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Proc Natl Acad Sci U S A. 2007 Jan 2;104(1):383-8. Epub 2006 Dec 20.

Positive affect increases the breadth of attentional selection.

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Department of Psychology, University of Toronto, Toronto, ON, Canada M5S 3G3.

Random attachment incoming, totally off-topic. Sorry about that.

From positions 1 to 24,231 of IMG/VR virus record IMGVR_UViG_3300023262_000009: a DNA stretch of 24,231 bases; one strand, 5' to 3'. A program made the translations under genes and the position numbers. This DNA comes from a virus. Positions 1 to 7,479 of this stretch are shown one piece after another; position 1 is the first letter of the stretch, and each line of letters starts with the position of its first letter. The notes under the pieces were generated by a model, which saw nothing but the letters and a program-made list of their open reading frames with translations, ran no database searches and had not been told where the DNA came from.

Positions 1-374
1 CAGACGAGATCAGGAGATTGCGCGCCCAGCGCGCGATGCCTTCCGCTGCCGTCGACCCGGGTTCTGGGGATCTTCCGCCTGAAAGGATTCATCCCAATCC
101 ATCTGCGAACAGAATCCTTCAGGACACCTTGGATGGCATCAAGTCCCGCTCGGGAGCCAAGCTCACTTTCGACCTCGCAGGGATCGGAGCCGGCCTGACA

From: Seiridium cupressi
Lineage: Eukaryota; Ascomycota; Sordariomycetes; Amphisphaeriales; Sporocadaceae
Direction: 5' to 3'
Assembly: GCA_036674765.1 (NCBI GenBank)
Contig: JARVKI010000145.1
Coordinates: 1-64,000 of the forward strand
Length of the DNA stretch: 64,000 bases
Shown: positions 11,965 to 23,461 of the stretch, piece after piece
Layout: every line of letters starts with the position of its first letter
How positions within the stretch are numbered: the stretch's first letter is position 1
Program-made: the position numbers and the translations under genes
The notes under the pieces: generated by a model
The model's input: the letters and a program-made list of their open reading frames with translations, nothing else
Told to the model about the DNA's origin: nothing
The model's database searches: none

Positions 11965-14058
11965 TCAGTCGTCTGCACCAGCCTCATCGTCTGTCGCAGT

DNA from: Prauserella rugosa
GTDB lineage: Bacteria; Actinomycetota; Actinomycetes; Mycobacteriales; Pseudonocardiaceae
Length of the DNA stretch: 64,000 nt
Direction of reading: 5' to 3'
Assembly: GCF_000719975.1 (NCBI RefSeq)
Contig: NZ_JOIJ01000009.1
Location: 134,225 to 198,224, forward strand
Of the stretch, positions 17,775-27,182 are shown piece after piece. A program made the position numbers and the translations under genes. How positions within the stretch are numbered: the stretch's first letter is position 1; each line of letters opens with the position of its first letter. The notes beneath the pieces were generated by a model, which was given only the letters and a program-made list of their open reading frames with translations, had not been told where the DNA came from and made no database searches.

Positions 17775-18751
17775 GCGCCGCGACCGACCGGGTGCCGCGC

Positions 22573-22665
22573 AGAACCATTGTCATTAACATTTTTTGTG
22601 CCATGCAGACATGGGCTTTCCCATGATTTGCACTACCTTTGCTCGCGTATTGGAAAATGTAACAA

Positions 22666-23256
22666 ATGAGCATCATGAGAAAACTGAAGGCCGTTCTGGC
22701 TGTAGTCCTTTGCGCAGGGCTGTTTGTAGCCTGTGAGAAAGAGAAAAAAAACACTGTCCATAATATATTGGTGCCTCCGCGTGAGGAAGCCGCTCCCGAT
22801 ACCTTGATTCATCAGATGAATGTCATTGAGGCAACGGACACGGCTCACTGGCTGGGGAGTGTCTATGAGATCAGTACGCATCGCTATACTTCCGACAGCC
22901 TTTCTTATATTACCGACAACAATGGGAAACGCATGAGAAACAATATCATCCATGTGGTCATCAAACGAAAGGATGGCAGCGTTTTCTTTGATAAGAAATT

The present study examined the thesis that positive affect may serve to broaden the scope of attentional filters, reducing their selectivity. The effect of positive mood states was measured in two different cognitive domains: semantic search (remote associates task) and visual selective attention (Eriksen flanker task). In the conceptual domain, positive affect enhanced access to remote associates, suggesting an increase in the scope of semantic access. In the visuospatial domain, positive affect impaired visual selective attention by increasing processing of spatially adjacent flanking distractors, suggesting an increase in the scope of visuospatial attention. During positive states, individual differences in enhanced semantic access were correlated with the degree of impaired visual selective attention. These findings demonstrate that positive states, by loosening the reins on inhibitory control, result in a fundamental change in the breadth of attentional allocation to both external visual and internal conceptual space.

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